Clean up after yourself
With the Commission on Elections unable to enforce the rules, candidates brazenly violated the guidelines set on the display of campaign materials. Incumbent officials displayed their campaign posters even in government buildings and compounds, in violation of Comelec regulations.
Candidates of all political colors ignored even appeals by environmental groups to spare trees from their posters and to refrain from stringing their streamers on electrical and telecommunications wires.
It remains to be seen whether the Comelec will go after even a single violator of the rules on common poster areas. In the meantime, candidates should make up for their violation of the rules by cleaning up their own materials. They should send a clear message to all their supporters that with the elections over, it’s time to take down all campaign materials and to dispose of the trash properly. Walls and lampposts must be cleaned and rid of any political and epal messages.
In the National Capital Region, seven truckloads of campaign trash have been collected so far by the Metropolitan Manila Development Authority. Candidates must help the MMDA in this effort.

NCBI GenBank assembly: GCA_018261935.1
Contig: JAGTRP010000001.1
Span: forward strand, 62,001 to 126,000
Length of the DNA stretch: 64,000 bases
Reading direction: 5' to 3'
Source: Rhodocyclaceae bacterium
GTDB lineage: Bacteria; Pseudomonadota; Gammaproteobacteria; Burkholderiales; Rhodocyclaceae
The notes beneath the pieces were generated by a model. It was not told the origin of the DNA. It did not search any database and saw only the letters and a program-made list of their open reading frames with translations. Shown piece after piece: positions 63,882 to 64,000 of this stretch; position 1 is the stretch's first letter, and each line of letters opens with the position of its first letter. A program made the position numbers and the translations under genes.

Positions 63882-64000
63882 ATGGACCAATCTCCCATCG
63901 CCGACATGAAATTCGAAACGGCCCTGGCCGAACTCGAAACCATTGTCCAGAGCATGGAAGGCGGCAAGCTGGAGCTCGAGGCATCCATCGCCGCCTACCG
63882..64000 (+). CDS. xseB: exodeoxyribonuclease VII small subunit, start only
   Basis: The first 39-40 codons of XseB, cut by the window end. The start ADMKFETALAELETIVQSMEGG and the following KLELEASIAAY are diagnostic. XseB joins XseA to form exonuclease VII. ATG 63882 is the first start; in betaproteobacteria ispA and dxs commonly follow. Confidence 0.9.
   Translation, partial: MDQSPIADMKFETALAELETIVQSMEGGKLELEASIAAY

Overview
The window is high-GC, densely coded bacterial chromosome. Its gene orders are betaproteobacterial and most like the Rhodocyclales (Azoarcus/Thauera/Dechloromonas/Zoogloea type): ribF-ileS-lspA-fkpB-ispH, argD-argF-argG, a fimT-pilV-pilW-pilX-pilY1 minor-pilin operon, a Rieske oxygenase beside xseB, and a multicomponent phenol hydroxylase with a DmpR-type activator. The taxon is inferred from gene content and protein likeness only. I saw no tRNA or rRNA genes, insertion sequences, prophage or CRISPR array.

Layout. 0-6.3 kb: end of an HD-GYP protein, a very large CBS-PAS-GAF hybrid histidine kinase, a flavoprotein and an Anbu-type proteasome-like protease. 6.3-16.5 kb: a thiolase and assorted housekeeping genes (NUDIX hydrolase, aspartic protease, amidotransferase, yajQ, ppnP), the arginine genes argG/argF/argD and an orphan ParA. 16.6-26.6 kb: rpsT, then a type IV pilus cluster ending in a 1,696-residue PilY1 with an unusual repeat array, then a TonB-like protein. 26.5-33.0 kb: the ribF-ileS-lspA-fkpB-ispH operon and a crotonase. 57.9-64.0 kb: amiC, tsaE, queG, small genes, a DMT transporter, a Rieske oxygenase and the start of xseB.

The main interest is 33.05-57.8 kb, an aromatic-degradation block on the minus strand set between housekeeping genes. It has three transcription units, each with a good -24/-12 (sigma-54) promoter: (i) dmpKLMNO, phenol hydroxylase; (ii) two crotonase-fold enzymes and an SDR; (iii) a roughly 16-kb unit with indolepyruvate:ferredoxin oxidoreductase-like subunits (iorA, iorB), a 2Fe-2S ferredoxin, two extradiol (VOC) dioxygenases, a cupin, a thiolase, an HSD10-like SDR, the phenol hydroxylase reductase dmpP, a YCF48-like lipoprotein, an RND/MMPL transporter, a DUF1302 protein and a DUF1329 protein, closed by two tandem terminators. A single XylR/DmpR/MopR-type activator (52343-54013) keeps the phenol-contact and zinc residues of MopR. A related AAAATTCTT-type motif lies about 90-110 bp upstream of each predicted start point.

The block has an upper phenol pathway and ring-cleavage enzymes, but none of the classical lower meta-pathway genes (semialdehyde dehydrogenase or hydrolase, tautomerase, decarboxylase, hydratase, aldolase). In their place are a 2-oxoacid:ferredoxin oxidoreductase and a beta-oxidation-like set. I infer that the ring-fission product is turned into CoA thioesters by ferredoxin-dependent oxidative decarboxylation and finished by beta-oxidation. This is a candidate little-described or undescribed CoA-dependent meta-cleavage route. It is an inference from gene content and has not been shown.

The Comelec must also clamp down on candidates littering the landscape with post-election garbage, this time thanking the voters for the poll results. There are posters of incumbent local officials that have been on display since Christmas. Private individuals must pay for advertising space in public places, and only in designated areas. Government officials do not own public spaces. Why should they have the privilege of putting their faces and messages wherever they please?
Winners and losers alike violated the rules on the display of campaign materials. They should not leave their garbage for others to clean up.